Baker#039;s dream cooks into tasty reality

Published 12:00 am Monday, February 28, 2005

One person's loss is often another's gain, and that's deliciously true in the case of Tami Mays.

When she suffered a severe back injury and lost her ability for heavy lifting, Lawrence County gained a new haven for sweet teeth of all sizes.

South Point resident Tami Mays had toiled in retail for 13 years yet always kept the dream of having her own cookie shop alive in her heart.

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She routinely would bring baked goods to work, and was encouraged by co-workers to offer her product to the public.

The dream was one that was shared by her mother, and when she passed away nearly four years ago, it inspired Mays to begin to seriously consider a career change.

In was not until 2004 however, that Mays was finally motivated to make the switch.

Due to a back injury, she was advised by her doctor to not lift more than 10 or 15 pounds. That stipulation put an end to her retail career, and while bedridden, her longtime dream began to seem more and more viable.

"I've always done crafts, I've sowed, but it's always been in the back of my mind that I'd really like to do it," Mays said. "It was something that my mother wanted me to do, so when I did it hurt my back, I knew it was something that she would want me to do."

Adopting a small building on County Road 1 in South Point, and a name created by her sister, The Cookie Cutter was opened in October 2004.

Some country flavor

Though opening a bakery was her first love, she began to have fears that sweet treats would not be enough to carry the shop.

Her plan was adapted to include stationary and gifts.

One of her biggest sellers has become her selection of candles, but Mays won't allow just any lump of wax on her shelves.

"When I do my candles, I like to do things that will go on the bakery line, fruity-type things, some are actually in sundae cups," Mays said.

"I try to keep the same kind of thing, I don't want to go too far off. I do like more of the country stuff."

Continuing that country theme of which she is so fond, The Cookie Cutter stocks the rustic art of Pat Richter on stationary and recipe cards. Customers will also find the shop to be inhabited by a range of teddy bears and other creatures from The Boyds Collection.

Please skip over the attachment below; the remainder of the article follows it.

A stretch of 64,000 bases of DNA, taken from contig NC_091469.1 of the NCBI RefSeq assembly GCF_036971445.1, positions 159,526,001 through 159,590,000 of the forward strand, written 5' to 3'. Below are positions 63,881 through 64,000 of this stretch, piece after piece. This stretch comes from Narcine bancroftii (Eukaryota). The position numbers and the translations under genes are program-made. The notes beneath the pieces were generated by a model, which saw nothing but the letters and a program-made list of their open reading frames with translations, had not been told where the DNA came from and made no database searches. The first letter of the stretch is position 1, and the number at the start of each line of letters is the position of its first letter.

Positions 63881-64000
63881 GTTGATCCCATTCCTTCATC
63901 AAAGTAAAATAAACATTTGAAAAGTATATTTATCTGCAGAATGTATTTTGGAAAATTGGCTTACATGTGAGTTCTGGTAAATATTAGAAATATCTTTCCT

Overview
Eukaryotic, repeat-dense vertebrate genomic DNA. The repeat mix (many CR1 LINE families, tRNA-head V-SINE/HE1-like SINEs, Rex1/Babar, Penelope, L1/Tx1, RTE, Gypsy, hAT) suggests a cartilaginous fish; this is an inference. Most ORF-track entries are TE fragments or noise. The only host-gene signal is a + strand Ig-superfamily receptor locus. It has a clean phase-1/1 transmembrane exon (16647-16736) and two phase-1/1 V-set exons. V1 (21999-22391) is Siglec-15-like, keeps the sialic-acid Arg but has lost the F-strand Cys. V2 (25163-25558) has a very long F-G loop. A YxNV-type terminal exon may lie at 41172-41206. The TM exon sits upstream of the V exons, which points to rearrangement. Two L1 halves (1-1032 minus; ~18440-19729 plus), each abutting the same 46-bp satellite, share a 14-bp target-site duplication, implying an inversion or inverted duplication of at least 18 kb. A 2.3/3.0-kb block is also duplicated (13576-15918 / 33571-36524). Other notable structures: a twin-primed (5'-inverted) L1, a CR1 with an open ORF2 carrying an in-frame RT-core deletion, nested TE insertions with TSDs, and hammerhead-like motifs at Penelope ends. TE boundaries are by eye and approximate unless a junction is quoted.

Show me the goodies

Despite her range of country-themed gifts, Mays never forgot on which side her cookies were buttered. She knew she still had to bake a great selection of treats for her shop to stay afloat.

She regularly keeps on hand several tempting standards, including chocolate chip and peanut butter cookies, but also some unconventional favorites like "thumbprint cookies" filled with strawberry preserves, and holiday offerings such as shamrocks coated in green sugar.

Her store has also become known for a line of pretzel rods delectably drenched in caramel, chocolate, nuts and icing. She occasionally gives the same sweet treatment to apples, which her customers have dubbed "Turtle Apples."

Though many would be tempted to spend their days ingesting just as many treats as they sell, Mays said that her sweet tooth, which was once quite formidable, has decayed to almost nothing since she started having to make hundreds of the goodies herself in her South Point home.

Counting her blessings

Surprisingly to Mays, the bulk of her business has not been walk-in customers, but in the cookies, pies and cupcakes which customers special order in an attempt to make any event a little sweeter.

Mays' four months of business have been quite successful, she said, but she seems reluctant to take much of the credit.

"I've had a lot of support from family and friends, and in the short time I've been in business, I've really been blessed," Mays said. "I've got to add that, because in a short length of time, I've really done great. I've been really blessed."

If you've got a hankering for a turtle apple, or just some companionship from a Boyds Bear, you can visit The Cookie Cutter at 2362 County Road 1 Tuesday - Saturday from 9 a.m. to 5 p.m.